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Itchen Bridge payment system takes its toll
IT has become one of the most controversial transport schemes ever introduced in Southampton.
The new automated toll system on the city’s Itchen Bridge was slammed by motorists before it was even in place, after council bosses revealed the machines would not issue change.
Complaints then flooded in from owners of larger vehicles and motorhomes, after the new height-based tariff system left them facing increased charges of up to £25 to cross the bridge.
And earlier this month the Daily Echo revealed transport chiefs had removed the automated barriers after they caused traffic chaos and crashed down on four vehicles, including a motorbike.
Now council bosses have admitted there are already plans to overhaul the machines because of difficulties for some people using the new smartcities card payment system, which has been dubbed “a complete shambles” by angry motorists.
Special readers have been installed on the automated payment units, allowing drivers to touch their pre-paid card on the sensor.
But after receiving complaints they were too high, council officials have already tried to lower the readers.
However, they are now planning a more radical overhaul next week because they haven’t been effective enough.
The cards are the only way disabled drivers will be able to continue to cross the bridge for free once toll booths become fully automated next month.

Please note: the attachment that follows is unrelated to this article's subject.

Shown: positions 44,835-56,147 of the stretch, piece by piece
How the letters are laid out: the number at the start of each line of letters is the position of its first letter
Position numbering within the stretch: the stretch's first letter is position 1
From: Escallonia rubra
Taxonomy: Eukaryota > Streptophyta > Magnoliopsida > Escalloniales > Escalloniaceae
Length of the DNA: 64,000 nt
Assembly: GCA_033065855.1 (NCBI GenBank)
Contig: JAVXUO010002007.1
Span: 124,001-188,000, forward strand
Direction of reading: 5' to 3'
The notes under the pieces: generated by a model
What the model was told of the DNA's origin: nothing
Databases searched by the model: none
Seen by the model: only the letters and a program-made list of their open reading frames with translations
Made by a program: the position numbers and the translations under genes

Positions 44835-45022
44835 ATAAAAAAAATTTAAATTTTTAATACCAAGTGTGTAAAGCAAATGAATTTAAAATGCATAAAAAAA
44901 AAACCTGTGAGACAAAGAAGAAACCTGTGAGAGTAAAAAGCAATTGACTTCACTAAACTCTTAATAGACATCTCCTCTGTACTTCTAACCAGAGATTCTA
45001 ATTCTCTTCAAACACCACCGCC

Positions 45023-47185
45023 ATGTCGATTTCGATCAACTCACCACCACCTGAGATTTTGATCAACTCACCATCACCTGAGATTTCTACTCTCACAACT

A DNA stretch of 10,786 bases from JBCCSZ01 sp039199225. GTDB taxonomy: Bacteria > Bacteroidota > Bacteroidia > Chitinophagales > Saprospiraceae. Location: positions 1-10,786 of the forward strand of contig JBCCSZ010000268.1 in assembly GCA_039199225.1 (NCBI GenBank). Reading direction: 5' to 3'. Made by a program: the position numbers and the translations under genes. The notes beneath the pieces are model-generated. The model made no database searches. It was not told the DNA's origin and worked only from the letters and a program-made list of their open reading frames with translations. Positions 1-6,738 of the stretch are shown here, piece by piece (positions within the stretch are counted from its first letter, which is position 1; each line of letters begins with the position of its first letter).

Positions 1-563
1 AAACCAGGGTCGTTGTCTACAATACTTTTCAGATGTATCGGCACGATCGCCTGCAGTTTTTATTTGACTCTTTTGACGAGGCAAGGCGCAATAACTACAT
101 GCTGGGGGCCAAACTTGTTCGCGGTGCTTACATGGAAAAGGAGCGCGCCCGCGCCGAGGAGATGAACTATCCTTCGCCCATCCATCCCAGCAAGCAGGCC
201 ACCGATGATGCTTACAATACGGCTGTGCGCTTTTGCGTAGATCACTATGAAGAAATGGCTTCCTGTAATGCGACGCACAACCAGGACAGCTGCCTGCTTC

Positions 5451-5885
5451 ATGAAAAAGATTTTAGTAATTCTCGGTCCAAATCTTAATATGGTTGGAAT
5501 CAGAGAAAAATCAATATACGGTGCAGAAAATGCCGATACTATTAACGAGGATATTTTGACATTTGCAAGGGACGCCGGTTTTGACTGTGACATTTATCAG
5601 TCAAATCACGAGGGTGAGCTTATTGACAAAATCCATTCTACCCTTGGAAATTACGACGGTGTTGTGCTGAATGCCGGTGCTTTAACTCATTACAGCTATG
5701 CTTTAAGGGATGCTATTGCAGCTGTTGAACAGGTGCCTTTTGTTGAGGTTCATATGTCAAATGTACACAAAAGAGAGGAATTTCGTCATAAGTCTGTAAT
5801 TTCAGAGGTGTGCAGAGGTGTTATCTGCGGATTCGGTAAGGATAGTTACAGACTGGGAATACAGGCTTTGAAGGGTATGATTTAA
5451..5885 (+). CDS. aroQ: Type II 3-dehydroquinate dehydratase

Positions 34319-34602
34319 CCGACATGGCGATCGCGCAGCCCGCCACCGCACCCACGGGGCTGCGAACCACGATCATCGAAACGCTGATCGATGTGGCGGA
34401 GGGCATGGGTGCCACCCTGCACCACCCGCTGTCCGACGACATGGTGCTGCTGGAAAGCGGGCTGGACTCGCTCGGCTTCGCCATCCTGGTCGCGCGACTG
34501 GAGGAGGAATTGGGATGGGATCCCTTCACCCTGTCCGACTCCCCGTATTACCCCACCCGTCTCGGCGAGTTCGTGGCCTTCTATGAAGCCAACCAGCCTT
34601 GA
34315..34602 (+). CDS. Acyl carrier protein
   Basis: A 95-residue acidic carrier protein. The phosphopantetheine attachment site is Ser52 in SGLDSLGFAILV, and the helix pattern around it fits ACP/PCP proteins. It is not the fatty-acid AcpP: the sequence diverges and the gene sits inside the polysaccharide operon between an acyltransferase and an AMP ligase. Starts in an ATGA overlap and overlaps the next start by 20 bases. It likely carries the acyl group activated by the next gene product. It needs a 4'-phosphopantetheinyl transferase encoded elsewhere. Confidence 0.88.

Sarah Norris, from St Anne’s Road, Woolston, said she had repeatedly been unable to use the reader.
She said: “It appears you need to be six feet tall or own a van or lorry so you can reach.
“What a complete shambles, yet again.”
Geoff Wilkinson, a founder of Southampton’s Shopmobility and member of Southampton Action for Access, said problems with the positioning of the reader could have easily been avoided.
Mr Wilkinson, from Bitterne, said: “If they had done an equality assessment this would have been picked up.
“Had we been kept on board when they purchased that machinery we could have highlighted that problem.
“Think of the thousands of pounds it must have cost.”
A council spokesman admitted there were problems for motorists, but said there had been an incorrect assumption the Spanish-made machines would be the correct height.
He said: “It’s a European standard height, but in Southampton we’ve rightly got a stronger commitment to put in a system that’s fit for purpose for everybody, and that’s what we’re trying to do.”
The spokesman said work to change the machines should be completed within a fortnight, but engineers must ensure readers aren’t placed too low for larger cars and vans.
He said: “We will do a modification for the proximity card reader which will involve putting a unit on the front of the machine to bring it out by five inches, and then lower it all by four inches.
“It’s still under warranty because it’s a new system, and there should be no cost to the council.”
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